Coming at the outset of Elizabethan drama, The Spanish Tragedy is inevitably seen in historical perspective, but what is remarkable about the play is its own interest apart from historical considerations. Although it is clear that Kyd is doing some things either for the first time or quite crudely in comparison to later dramas, it is possible to understand how The Spanish Tragedy enthralled audiences in Kyd’s day and to read it with pleasure even today.
The play opens with a long speech by the Ghost of Andrea, but if there is little that is dramatic in that technique, the vividly descriptive speech illustrates the theatricality that characterizes this play from start to finish. From “dreadful shades of ever-glooming night,” Revenge and the Ghost of Andrea have come to witness the working out of vengeance for Andrea’s death at the hand of Balthazar on the battlefield. They remain to “serve for Chorus in this tragedy” and return after each act to reestablish this infernal atmosphere and to comment on the progress—or the apparent lack of progress—toward the goal of revenge.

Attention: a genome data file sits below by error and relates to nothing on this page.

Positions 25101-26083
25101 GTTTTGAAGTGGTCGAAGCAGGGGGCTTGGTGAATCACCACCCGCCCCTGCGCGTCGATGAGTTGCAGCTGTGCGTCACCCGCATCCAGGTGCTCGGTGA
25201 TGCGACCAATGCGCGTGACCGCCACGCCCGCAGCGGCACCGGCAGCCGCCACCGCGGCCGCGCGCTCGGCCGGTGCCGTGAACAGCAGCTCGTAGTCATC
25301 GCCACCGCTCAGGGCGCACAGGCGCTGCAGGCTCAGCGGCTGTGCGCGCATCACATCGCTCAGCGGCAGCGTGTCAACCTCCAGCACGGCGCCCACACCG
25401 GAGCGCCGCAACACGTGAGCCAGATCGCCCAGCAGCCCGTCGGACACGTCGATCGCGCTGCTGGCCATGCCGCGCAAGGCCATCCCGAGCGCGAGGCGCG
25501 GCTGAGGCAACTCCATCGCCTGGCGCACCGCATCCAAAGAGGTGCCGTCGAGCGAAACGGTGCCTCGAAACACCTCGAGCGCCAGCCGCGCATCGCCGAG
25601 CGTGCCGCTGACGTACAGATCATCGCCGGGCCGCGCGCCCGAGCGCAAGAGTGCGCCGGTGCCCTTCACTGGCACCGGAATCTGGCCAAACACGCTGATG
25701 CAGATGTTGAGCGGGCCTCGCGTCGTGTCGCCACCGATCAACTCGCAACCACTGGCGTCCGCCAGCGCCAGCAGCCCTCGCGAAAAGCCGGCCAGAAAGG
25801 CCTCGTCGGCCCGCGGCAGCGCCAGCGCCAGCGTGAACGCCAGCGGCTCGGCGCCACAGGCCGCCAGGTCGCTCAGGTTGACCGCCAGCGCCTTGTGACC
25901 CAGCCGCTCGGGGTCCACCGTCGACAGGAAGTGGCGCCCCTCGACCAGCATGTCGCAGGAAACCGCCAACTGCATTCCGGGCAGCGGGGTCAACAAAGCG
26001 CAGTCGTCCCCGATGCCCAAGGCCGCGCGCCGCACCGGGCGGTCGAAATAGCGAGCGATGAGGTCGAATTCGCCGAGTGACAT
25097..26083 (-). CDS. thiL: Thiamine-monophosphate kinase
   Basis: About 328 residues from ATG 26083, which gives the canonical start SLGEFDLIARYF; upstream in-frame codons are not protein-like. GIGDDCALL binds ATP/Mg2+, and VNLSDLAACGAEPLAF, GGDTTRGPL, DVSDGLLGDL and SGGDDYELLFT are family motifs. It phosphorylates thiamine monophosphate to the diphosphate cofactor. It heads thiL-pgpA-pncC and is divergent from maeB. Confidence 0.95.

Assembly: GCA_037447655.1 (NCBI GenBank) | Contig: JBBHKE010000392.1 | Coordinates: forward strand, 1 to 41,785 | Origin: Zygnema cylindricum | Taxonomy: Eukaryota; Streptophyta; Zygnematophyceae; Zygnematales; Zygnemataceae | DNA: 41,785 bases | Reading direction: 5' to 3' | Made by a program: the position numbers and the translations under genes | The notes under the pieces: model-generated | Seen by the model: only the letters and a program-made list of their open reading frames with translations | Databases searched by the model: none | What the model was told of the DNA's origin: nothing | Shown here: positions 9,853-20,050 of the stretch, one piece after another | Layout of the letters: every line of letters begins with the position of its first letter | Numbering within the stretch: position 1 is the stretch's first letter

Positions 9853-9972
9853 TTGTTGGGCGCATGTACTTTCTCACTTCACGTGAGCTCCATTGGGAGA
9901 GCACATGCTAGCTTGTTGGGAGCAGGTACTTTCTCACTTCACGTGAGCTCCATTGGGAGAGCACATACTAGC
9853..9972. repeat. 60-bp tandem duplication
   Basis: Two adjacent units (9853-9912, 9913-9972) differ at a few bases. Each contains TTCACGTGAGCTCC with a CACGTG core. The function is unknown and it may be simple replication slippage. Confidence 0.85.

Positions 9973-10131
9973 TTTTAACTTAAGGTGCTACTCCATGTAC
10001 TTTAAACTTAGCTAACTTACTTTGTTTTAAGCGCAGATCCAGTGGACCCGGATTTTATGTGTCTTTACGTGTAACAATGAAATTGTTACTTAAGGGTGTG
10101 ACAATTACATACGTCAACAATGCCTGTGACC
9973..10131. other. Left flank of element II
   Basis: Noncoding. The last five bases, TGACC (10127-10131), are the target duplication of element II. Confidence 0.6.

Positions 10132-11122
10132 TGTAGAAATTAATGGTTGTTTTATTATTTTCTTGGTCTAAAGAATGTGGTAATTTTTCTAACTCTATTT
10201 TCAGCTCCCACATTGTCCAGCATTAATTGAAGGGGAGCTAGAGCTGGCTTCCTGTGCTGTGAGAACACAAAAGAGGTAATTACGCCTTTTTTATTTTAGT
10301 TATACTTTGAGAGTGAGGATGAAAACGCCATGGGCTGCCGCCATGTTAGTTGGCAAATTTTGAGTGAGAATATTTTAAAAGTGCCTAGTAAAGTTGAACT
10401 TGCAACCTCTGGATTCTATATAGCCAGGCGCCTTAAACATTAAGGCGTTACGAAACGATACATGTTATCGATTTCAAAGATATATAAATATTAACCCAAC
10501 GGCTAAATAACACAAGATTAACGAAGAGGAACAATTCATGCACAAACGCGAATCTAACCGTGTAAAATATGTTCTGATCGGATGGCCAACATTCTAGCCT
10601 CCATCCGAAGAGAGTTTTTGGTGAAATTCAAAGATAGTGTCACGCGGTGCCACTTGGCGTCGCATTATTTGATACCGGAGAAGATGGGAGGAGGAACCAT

Kyd plants the seeds of a psychological conflict between Andrea’s friend Horatio and Lorenzo, son of the Duke of Castile and brother of Horatio’s beloved Bel-imperia, in scene 1, when Lorenzo claims credit for capturing Balthazar and when the King of Spain, Lorenzo’s uncle, rewards him with the captive prince’s horse and weapons. Because Horatio had bested Balthazar in single combat, he feels cheated of spoils and honor that should have been his. When he submits to the king’s decision, a spectator might wonder how the conflict, here seemingly prepared for, is going to effect Andrea’s revenge. In truth, the play shifts even more radically in the next act to reveal not Horatio but his father, Hieronimo, as the inheritor of his son’s conflict and as the chief character in the developing tragedy. Though Kyd does not fully develop the psychological conflict he sets up here, it is characteristic of The Spanish Tragedy to get beneath the surface of events to that psychological level, and it is this tendency to get at the heart of human action that sets Kyd’s work apart from the plays of the previous two decades that he might have chosen as models to follow.